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Let $(X_j, \tau_j)_{j\in J}$ be a family of topological spaces. Let $X=\prod_{j\in J} X_j$ provided with the product topology and let $pr_k: X\to X_k$ be the projection on the $k$-th coordinate, then has $(X,\tau, (pr_j)_{j\in J})$ the following universal property:

Is $Y$ a topological space $(f_j: Y\to X_j)_{j\in J}$ a familiy of continuous functions, then there is exactly one continuous function $f:Y\to X$ such that for every $k$ holds $f_k=pr_k\circ f$

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This universal property of $X$ and the function $pr_k$ characterizes $(X,\tau, (pr_j)_{j\in J})$ unique up to homeomorphism.

I have a question why this characterizes up to homeomorphism.

The proof goes as follows:

Suppose $P$ is a topological space with functions $\beta_j: P\to X_j$ which has the same universal property. With that we get:

enter image description here enter image description here

Now observe $\alpha\circ \beta: P\to P$ (Note that the $X$ in the following picture is supposed to be $P$)

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Then $\alpha\circ\beta =\operatorname{id}_P$, because of $\alpha$ and $\beta$ beeing unique.

Similarly $\beta\circ\alpha = \operatorname{id}_X$ so $\alpha$ and $\beta$ are homeomorphic.

My question:

Why is $\alpha\circ\beta=\operatorname{id}_P$. And what has the uniqueness to do with it?

From the diagramm in the last picture we get that

$\beta_j\circ(\alpha\circ\beta)=\beta_j$ which implies $\alpha\circ\beta=\operatorname{id}_P$ immediatly.

Since $\beta_j\circ (\alpha\circ\beta(p))=\beta_j(p)\Leftrightarrow \alpha\circ\beta(p)=p$ for every $p\in P\Leftrightarrow \alpha\circ\beta=\operatorname{id}_P$.

What has the uniqueness to do with it?

Thanks in advance and excuse me for these awful images, but creating such diagrams on this website is always an odysse on its own...

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    $\begingroup$ Note that both $\alpha\circ\beta$ and $\mathrm{id}_{P}$ “fit” into the corresponding diagram. The uniqueness clause of the universal property tells you that since both maps “work”, but the map that works is unique, the two maps must actually be the same map, so that $\alpha\circ \beta$ equals $\mathrm{id}_P$. By the way: it is false that if $h\circ f = f$ then $h$ must be the identity map. $\endgroup$ – Arturo Magidin Aug 20 '19 at 3:52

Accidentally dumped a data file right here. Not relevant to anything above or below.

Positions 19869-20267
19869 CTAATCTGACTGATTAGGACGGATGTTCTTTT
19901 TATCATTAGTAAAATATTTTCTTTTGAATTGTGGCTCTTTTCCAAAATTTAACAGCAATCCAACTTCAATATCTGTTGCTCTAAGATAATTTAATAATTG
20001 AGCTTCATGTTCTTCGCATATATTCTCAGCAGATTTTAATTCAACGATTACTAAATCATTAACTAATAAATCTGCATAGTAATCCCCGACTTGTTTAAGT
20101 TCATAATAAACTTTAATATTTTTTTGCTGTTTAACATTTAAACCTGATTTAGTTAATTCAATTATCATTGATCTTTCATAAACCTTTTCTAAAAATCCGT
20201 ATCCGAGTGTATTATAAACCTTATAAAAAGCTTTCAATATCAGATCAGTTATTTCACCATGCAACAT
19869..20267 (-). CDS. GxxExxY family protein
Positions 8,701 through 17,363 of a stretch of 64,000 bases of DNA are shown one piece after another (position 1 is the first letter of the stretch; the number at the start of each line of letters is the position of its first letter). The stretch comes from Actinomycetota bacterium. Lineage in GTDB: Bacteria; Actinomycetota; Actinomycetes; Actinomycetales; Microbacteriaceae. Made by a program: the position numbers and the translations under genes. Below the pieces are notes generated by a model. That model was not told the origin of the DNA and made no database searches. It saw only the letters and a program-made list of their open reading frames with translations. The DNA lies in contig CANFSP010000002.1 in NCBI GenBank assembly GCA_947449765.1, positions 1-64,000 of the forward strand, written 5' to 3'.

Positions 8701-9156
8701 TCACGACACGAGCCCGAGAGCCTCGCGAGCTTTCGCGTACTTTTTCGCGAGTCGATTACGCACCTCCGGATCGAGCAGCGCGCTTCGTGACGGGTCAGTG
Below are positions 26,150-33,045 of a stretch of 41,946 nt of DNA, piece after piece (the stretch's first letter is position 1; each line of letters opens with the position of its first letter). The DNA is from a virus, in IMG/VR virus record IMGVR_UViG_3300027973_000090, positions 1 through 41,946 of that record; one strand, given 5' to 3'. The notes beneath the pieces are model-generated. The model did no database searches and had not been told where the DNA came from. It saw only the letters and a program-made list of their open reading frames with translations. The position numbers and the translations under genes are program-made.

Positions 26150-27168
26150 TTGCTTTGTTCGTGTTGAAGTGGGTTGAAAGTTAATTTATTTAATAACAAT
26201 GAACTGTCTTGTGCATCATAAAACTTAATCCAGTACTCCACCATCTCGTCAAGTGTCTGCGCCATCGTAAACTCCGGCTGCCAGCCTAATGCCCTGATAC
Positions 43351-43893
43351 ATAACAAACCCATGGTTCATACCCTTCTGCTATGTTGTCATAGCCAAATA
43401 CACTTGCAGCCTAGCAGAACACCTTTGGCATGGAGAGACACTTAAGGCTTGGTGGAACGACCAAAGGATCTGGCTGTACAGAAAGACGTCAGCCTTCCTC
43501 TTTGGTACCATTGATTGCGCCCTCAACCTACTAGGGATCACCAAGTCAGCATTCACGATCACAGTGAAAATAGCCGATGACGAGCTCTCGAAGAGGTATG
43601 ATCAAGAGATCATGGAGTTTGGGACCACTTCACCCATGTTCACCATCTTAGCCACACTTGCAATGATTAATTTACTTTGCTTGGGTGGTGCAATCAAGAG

• $\begingroup$ You mean $h\circ f = h$, dont you? Thanks for your comment. That answers my question. $\endgroup$ – Cornman Aug 20 '19 at 3:55
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    $\begingroup$ Either one. $h\circ f = h$ does not imply $f=\mathrm{id}$, and $h\circ f = f$ does not imply $h=\mathrm{id}$. At least not by itself. $\endgroup$ – Arturo Magidin Aug 20 '19 at 4:13
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    $\begingroup$ By the way, there is nothing “topological” about this proof. This is the standard categorical proof that an object that has the categorical property of being a “product” is unique up to unique isomorphism. $\endgroup$ – Arturo Magidin Aug 20 '19 at 5:10
  • $\begingroup$ @ArturoMagidin Interesting. I barly know anything about category theorie yet. $\endgroup$ – Cornman Aug 20 '19 at 5:48
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You know that $\alpha: X \to P$ satisfies $$\forall j: \beta_j \circ \alpha = \text{pr}_j\tag{1}$$

and $\beta: P \to X$ satisfies $$\forall j : \text{pr}_j \circ \beta= \beta_j \tag{2}$$

now using $(1)$ and $(2)$ we get that for any $j$:

$$\text{pr}_j \circ (\beta \circ \alpha) = (\text{pr}_j \circ \beta) \circ \alpha = \beta_j \circ \alpha = \text{pr}_j\tag{3}$$

And in the diagram we get from applying the universal property for $X$ to the test space $X$ itself, we are promised a unique $\gamma: X \to X$ such that

$$\forall j: \text{pr}_j \circ \gamma = \text{pr}_j\tag{4}$$

Now, $(3)$ tells us that $\gamma = \beta \circ \alpha$ also obeys $(4)$ and standard common sense (or the axioms of a category, in a more abstract setting) tells us that $\gamma=\text{id}_X$ also satisfies $(4)$.

So the unicity of $\gamma$ tells us $\beta \circ \alpha = \gamma = \text{id}_X$ and in particular, $$\beta \circ \alpha = \text{id}_X$$

The $\alpha \circ \beta = \text{id}_P$ follows similarly from applying the universal property of $P$ to $P$ and a similar small computation to $(3)$.

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